NFL Contracts – Kam Chancellor. Kam Chancellor of the should-be Superbowl Champion Seattle Seahawks, who signed a contract extension for $28 million was unsatisfied. In fact, Chancellor, who is considered one of the best (if not the best) strong safeties in the NFL was so unsatisfied that he refused to suit up for the first two games of the NFL season. That decision cost him over $535,000 in salary and it cost the Seahawks two losses to begin the season.
After my post last week where I called out the NFL for charging the military to honor them, this debate saw its way to my inbox: (1) from an ethics perspective, should Chancellor renegotiate his contract? and (2) should the NFL allow him to renegotiate his contract? One buddy of mine argued that Kam signed a contract and therefore he should honor it, after all, nobody held a gun to his head when he agreed to get paid almost $30 million for playing the game. I suppose most people would argue similarly, including me if I weren’t a damn lawyer.
I see it like this…it’s the NFL’s fault. They allow players to renegotiate their contracts and in doing so they set a precedent. If the NFL is going to allow some NFL players to restructure their contracts, then they have to make it available to all the players. Knowing that other players have been successful in renegotiating their contracts, why shouldn’t Kam give it shot as well? So, from an ethics point of view, I don’t think it’s fair to judge Kam…he’s just doing what others have done before him, and successfully at that.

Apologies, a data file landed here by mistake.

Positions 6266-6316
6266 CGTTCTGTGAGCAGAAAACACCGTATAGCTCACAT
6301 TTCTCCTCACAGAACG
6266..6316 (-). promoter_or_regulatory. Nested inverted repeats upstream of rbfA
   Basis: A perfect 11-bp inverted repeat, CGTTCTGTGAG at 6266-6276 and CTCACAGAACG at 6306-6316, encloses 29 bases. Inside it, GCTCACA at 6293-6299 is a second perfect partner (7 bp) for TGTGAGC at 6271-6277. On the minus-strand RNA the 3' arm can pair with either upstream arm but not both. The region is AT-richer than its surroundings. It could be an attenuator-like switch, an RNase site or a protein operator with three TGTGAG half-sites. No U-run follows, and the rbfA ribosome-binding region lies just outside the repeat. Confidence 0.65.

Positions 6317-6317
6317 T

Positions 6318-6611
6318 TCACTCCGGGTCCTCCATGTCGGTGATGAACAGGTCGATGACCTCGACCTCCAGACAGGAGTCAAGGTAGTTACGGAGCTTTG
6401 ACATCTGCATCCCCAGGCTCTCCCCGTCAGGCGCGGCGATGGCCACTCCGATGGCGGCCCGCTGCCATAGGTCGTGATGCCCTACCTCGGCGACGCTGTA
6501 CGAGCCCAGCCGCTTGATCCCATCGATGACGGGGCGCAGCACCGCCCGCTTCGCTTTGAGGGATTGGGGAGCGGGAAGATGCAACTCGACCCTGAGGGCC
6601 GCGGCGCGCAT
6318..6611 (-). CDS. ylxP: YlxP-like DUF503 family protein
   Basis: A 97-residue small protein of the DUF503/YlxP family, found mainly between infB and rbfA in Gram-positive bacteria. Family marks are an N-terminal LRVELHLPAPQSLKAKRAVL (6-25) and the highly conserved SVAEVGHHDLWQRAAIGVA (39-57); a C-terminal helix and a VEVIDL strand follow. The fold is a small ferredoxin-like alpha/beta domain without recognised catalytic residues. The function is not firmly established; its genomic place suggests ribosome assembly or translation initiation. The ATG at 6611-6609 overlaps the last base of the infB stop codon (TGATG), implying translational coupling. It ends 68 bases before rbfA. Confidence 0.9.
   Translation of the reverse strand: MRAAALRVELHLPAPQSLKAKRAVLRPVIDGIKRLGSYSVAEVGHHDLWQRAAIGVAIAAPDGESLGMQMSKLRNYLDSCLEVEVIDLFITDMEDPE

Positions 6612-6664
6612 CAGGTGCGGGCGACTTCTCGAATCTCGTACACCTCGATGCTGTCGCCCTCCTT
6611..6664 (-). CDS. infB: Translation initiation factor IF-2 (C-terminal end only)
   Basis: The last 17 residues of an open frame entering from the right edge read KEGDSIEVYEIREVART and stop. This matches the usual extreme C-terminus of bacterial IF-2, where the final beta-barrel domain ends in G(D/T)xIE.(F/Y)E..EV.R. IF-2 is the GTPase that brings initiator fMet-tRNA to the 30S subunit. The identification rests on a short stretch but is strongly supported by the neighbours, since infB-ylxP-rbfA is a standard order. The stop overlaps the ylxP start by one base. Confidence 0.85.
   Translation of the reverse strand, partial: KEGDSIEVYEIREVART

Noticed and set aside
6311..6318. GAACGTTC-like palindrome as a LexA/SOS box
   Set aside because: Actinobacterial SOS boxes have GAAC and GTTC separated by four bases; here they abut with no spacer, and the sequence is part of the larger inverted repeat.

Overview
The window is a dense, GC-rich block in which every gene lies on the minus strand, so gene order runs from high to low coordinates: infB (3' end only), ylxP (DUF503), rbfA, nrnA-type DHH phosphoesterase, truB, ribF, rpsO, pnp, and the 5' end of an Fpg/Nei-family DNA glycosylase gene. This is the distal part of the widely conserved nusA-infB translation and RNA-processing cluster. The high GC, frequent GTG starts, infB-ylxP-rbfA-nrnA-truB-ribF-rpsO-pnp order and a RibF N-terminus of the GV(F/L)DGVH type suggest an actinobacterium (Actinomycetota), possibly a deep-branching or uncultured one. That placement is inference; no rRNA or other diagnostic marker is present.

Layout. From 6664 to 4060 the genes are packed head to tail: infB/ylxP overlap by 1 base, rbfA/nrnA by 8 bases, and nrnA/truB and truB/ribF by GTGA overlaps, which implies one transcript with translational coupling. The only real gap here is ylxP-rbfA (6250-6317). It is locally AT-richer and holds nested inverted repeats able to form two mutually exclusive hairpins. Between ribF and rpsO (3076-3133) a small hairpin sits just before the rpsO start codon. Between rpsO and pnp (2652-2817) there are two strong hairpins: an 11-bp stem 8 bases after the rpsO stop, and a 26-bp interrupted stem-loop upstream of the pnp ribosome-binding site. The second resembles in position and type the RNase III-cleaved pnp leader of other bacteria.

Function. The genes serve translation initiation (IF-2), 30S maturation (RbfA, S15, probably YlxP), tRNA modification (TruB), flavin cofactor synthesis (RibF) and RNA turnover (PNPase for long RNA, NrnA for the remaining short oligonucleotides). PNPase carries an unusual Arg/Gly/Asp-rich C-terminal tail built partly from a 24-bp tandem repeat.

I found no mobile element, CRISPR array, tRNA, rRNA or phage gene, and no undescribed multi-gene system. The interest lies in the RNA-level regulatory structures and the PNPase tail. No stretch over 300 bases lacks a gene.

On the other hand, I feel the NFL has wrongly opened the door to renegotiation. If the consensus is that players should have to honor the contract they signed in good faith, then the NFL should simply disallow any renegotiation…period…no exceptions. One of my readers suggested there should be a clause in all NFL players’ contracts that if they fail to suit up, and in doing so are deemed in violation of their contract, that their contract be null and void with no further compensation. I think that’s a fine idea except it would probably be used as a tactic rather than accepted as a punishment. So, I will add this…if the contract is deemed null and void with no more compensation, then the player should also be unable to sign another contract with any NFL team for 24 consecutive regular season games, including any playoff games that fall in-between. That ought to do it, eh? Your thoughts?